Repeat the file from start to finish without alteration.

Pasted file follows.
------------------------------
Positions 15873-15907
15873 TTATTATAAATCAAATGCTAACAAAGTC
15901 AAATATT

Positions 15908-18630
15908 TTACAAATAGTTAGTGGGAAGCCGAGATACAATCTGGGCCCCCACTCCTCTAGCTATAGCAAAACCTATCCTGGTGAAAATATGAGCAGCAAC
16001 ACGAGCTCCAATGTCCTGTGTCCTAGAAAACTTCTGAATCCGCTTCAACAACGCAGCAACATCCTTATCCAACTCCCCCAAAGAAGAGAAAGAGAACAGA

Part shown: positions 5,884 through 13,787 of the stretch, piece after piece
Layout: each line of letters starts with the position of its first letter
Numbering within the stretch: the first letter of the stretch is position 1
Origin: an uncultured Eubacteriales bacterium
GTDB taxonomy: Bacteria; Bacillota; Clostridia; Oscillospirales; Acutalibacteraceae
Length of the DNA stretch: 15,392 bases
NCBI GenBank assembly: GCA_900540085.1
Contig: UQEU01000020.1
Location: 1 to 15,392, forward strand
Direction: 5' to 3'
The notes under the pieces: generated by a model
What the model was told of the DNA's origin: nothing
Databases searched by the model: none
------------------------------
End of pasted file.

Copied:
Positions 15873-15907
15873 TTATTATAAATCAAATGCTAACAAAGTC
15901 AAATATT

Positions 15908-18630
15908 TTACAAATAGTTAGTGGGAAGCCGAGATACAATCTGGGCCCCCACTCCTCTAGCTATAGCAAAACCTATCCTGGTGAAAATATGAGCAGCAAC
16001 ACGAGCTCCAATGTCCTGTGTCCTAGAAAACTTCTGAATCCGCTTCAACAACGCAGCAACATCCTTATCCAACTCCCCCAAAGAAGAGAAAGAGAACAGA

Part shown: positions 5,884 through 13,787 of the stretch, piece after piece
Layout: each line of letters starts with the position of its first letter
Numbering within the stretch: the first letter of the stretch is position 1
Origin: an uncultured Eubacteriales bacterium
GTDB taxonomy: Bacteria; Bacillota; Clostridia; Oscillospirales; Acutalibacteraceae
Length of the DNA stretch: 15,392 bases
NCBI GenBank assembly: GCA_900540085.1
Contig: UQEU01000020.1
Location: 1 to 15,392, forward strand
Direction: 5' to 3'
The notes under the pieces: generated by a model
What the model was told of the DNA's origin: nothing
Databases searched by the model: none